Which Linux VPS server log files you should monitor

Running a Linux VPS server can be tough sometimes – there are so many things to check, improve, install, automate, troubleshoot, and so on, but it gets easier with time once you get the hang of it. But when you’re new to this, it can be a bit overwhelming, and you might not know which tasks to prioritize. Well, one thing that you should do is to monitor the server log files.

Essentially, they contain all messages about the server, including the services, applications, and the kernel. You should check these regularly as you learn more about your server performance, error messages, security, and any possible underlying issues. These can greatly help you anticipate upcoming issues before they even happen. Here are some of the most important ones.


This Linux VPS server log file stores informational and non-critical system messages. This is the first file you should check if something goes wrong with the system. You can also track application-related service errors, non-kernel boot errors, and messages logged during system start-up.


This log stores all authentication-related events, so if you need to look up information concerning the user authorization mechanism, this is the place to check.

It also very useful if you think that there might have been a security breach. You can easily investigate brute-force attacks, failed login attempts, and other user authorization mechanism vulnerabilities.


This tracks all usage of authorization systems, like sudo, SSH logins, and stores all security-related messaged as well as authentication failures. You’ll also find all successful login attempts and the activities of valid users. Use this to detect hacking attempts and learn more about unauthorized/failed logins.


You can look up all system start-up process related messages and other booting related information in this Linux VPS server log. It comes in handy when an unexpected shutdown occurs, as you can use it to determine the duration of it. It’ also useful for analyzing unplanned reboots and booting failures.


Here you’ll find data related to hardware devices as their drivers are logged here. It also contains Kernel ring buffer messages. Whenever something is malfunctioning or just isn’t getting detected, use this to troubleshoot the problem as it logs device statuses and errors.


This contains the information logged by the kernel, so it’s a crucial Linux VPS server log file. Use it to troubleshoot all kernel-related warnings and errors, and to debug connectivity and hardware issues. Even if you run on a custom-built kernel, it still stores all relevant data related to it.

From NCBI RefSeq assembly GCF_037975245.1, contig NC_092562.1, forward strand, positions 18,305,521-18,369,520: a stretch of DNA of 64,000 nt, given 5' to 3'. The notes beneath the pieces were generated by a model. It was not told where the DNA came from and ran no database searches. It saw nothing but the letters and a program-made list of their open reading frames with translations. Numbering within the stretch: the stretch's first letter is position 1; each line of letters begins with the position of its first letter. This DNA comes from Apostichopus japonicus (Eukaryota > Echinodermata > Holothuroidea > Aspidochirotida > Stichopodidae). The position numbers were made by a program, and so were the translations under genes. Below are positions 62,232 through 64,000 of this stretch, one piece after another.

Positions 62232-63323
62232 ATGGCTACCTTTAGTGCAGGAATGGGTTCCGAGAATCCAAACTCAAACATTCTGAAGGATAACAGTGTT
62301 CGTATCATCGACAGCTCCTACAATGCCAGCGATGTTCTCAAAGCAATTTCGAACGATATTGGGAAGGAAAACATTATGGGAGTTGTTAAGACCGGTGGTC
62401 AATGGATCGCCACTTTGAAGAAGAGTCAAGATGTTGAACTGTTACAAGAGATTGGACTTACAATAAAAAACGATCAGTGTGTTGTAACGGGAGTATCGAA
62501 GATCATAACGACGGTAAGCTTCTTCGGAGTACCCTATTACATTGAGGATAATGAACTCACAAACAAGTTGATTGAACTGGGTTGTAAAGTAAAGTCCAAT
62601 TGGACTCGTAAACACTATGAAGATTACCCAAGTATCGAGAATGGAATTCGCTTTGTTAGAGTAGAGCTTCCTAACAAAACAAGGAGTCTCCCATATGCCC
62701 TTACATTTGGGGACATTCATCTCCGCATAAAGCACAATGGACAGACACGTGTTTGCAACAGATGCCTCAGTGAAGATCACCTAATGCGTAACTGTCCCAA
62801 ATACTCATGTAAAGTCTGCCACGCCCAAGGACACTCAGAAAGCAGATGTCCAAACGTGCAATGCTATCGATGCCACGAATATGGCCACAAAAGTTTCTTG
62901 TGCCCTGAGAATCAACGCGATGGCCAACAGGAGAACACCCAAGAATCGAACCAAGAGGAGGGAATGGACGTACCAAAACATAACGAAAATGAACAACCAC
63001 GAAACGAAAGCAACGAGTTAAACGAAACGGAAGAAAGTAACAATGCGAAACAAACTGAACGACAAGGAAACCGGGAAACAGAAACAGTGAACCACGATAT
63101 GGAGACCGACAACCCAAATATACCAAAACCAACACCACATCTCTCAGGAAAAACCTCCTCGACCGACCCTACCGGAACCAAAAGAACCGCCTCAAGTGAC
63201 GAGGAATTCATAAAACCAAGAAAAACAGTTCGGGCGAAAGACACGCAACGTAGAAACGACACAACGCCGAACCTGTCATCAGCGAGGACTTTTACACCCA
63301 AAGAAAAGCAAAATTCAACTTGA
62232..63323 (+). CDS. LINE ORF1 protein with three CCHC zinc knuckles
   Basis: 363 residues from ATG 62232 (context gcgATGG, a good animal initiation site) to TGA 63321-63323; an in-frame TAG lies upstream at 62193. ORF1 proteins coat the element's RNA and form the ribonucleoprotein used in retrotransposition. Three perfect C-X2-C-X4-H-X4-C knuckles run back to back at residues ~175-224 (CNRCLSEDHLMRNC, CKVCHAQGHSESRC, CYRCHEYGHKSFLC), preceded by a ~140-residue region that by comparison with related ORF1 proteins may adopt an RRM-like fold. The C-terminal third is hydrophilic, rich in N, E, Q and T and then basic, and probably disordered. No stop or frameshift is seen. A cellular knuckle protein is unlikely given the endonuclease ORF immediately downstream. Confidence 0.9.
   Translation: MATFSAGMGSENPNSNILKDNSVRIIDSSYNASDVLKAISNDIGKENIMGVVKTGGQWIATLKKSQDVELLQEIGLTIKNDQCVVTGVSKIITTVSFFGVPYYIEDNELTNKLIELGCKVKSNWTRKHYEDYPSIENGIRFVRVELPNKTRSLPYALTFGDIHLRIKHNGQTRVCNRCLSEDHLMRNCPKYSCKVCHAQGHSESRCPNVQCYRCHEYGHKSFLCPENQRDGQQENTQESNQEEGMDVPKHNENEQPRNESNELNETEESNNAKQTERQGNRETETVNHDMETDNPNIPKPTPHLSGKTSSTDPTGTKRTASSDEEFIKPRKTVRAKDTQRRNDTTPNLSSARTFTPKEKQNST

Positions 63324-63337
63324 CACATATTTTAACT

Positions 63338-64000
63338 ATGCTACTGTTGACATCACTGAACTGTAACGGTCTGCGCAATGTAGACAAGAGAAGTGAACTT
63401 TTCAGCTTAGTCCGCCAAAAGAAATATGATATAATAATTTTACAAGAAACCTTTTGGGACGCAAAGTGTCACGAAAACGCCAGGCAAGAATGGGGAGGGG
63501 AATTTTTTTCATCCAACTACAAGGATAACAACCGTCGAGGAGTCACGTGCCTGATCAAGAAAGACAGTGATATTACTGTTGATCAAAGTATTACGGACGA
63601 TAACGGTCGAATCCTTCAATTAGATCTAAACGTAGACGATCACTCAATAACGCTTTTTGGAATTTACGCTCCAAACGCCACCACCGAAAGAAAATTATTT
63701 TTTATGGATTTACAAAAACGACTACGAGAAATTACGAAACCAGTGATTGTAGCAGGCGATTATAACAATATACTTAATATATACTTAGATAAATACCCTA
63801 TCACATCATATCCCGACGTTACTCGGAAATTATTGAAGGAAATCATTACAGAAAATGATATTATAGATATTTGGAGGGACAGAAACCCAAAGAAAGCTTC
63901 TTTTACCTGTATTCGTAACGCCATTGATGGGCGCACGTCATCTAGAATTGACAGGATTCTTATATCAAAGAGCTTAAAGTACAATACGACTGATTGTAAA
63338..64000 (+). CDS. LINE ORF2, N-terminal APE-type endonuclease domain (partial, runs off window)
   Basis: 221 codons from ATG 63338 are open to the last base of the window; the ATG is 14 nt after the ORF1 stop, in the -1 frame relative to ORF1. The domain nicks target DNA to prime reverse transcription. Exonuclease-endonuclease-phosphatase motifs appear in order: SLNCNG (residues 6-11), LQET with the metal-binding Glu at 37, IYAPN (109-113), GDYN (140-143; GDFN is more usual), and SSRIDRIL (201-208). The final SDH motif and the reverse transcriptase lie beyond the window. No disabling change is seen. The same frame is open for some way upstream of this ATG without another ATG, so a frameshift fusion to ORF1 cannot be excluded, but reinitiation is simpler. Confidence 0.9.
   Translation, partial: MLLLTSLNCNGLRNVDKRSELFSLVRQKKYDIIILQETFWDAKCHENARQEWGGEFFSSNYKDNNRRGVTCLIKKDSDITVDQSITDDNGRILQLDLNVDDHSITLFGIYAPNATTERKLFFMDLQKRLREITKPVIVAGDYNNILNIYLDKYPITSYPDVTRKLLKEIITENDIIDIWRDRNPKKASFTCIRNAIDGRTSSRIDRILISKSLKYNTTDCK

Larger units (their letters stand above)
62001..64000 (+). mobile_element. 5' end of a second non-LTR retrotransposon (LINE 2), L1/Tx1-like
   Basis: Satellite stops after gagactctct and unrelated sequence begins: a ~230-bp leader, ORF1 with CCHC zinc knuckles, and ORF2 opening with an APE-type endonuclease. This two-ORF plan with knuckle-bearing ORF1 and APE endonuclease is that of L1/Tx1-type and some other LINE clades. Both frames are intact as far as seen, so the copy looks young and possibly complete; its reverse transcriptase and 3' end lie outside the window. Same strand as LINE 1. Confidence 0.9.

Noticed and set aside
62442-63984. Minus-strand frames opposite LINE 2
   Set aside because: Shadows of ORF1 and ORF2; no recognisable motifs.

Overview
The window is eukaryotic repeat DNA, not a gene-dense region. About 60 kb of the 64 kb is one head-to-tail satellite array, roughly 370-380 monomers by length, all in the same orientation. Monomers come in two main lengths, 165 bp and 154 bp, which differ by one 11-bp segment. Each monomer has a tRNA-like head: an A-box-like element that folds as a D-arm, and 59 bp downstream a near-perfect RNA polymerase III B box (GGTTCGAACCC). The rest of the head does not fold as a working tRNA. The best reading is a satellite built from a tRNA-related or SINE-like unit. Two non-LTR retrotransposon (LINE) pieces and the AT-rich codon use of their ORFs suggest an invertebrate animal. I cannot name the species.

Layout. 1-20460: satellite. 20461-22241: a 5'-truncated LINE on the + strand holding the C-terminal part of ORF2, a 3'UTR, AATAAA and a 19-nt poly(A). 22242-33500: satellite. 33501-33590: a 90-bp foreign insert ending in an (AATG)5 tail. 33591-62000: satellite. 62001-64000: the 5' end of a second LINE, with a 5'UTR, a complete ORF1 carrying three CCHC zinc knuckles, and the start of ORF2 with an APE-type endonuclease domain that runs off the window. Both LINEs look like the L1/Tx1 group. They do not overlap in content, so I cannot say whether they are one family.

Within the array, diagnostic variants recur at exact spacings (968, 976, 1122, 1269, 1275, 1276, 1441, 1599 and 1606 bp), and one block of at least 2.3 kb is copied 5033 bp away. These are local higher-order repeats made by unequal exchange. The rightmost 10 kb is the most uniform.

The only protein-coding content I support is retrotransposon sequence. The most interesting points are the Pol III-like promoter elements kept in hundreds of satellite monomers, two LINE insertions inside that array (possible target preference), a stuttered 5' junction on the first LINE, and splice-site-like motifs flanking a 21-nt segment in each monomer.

This one is also useful for analyzing your server security as it contains data about all failed login attempts. It’s especially useful for tracking brute-force attacks and security breaches that involve username-password hacks.


As the name suggests, this stores all data about cron jobs, and whether they run as their supposed to, if they were executed successfully or failed, and so on. If your cron jobs aren’t working, this is the first place to check why.


This logs information on every new package that is installed via the yum command. You’ll see all the components of the packages, and whether they were installed correctly or not. If your Linux VPS server is behaving strangely and you think that a recently installed package is causing this, use this log file to identify the root cause.


Here you’ll find all logs related to your mail server. You can use it to track all inbound/outbound emails, analyse failed delivery attempts, and even track the origins of incoming emails. It is also very useful for determining possible spamming attempts and finding additional information about all email related services.


This stores all Apache server logs, including this server’s login information in the error_log and access_log files. The error_log file logs messages related to httpd errors and records events that happened while processing httpd requests. So, if there is an issue with the Apache webserver, check this log.

The access_log stores all HTTP access requests. This way you can easily track every page and file loaded by Apache. It also stores data about access request statuses, if they were successful or not. Furthermore, it keeps the IP addresses and user IDs of all clients that connect to the server.


This is the file for MySQL, and it logs all success, failure, and debug messages related to the [mysqld] and [mysqld_safe] daemons. If you’re experiencing issues while stopping, starting, or running mysqld, check this log.

If you want to be proactive about the functionality and security of your Linux VPS server, you have to monitor these logs. It’s beneficial to do as you’ll learn more about how your system operates along the way. Take note that monitoring and analysing these separately is very time-consuming and difficult. It’s strongly recommended to install a centralized log monitoring tool to ease this burden.

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